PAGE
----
What’s Out for 2023
Home décor trends come and go. The National Assn. of REALTORS (YES, THE TRADEMARK IS ALL CAPS!) put out it’s list of horrifying design trends of the past year that should go in 2023. Murphy’s Law rang true as right after I read the article I went on a listing appointment that had half of these design trends that are passe-ugh! Here they are:
- Vessel bowl sinks. These are raised sinks and they are a pain in the ass to clean around the base and the counter and some can easily crack;
- Tiled countertops in bathrooms and kitchens. This was a big trend 50 years ago but now one surface, such as a granite countertop are much more popular. Grout in old tiled rooms can get dirty, crack and even get loose;
- A “cloffice’-which became very popular when we had to squeeze everyone at home into various rooms to sleep, work, school, cook and play. Closets turned into offices show that the home doesn’t have enough room for today’s modern living;
- Furniture that is all the same color-like beige;
- Animal prints, especially cow hide rugs and animal print furniture;
- Rainfall showerheads. They may look cool but they have no water pressure!
- Venetian plaster walls. This is ‘stucco put onto a flat wall surface’ to look like limewash and usually done in earthtones. It matched the décor in the next one…
- Tuscan décor-from the 1990’s. It’s heavy looking furniture in dark dark colors designed after interior furniture found in rich old Italian castles;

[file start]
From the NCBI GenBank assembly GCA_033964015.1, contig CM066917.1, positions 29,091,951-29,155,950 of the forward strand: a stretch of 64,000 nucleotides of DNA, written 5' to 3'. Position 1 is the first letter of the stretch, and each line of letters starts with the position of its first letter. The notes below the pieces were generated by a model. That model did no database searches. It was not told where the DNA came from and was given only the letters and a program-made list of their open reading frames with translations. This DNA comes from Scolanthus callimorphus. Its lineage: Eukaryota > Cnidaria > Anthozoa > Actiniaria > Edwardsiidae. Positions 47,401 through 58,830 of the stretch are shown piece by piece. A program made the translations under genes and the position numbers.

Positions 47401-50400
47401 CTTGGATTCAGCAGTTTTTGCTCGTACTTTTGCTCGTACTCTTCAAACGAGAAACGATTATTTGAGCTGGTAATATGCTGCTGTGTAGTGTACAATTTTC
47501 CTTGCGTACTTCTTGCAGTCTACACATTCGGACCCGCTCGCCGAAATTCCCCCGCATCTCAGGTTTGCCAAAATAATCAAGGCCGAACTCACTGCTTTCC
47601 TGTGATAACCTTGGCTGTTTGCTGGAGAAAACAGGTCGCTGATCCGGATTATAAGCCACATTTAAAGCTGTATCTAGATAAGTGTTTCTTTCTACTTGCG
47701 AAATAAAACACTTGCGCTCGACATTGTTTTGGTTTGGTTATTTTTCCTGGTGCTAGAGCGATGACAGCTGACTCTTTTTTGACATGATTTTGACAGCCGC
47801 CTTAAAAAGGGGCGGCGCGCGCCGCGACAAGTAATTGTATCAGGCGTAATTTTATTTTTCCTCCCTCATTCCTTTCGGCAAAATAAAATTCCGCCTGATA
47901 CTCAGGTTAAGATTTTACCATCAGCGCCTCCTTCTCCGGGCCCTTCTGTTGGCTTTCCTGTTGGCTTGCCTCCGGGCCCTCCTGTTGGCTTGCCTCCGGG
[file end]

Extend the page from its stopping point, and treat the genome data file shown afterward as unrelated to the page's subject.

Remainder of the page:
- Wallpaper or ‘scenic’ murals used as accent walls. If you have to do it, use a peel and stick variety that can be easily removed;
Too many plants. Folks stuck at home during the great pandemic found friends and solace in their house plants. Rare plants became a rage for a year or two but having your house look like a jungle inside is definitely out.
Trends to watch in 2023 include decorating with furniture/paint in shades of blue or muted neutral and warm colors like plumb and mustard, personality-packed rugs, statement window treatments and waterfall islands in the kitchen where the granite or quartz falls down each end so it looks like an inverted ‘U’, listening rooms for audiophiles, statement lamps, light warm wood tones in furniture and flooring, stripes in wall treatments and furniture, statement rugs, gold fixtures instead of brushed nickel, high wood gloss finishes (instead of matte), plaids and subtle tartans in bed dressings, dedicated craft rooms, ‘jewel-box’ (fancier) laundry rooms, and interior archways.
I have always heard that you need to update your interior every five years-with new paint, updated light fixtures, updated flooring, etc. You don’t have to go crazy and spend a ton of money to keep up with the Johansen’s, but you can look just as good as your fancy-schmancy neighbors with thoughtful taste choices and décor.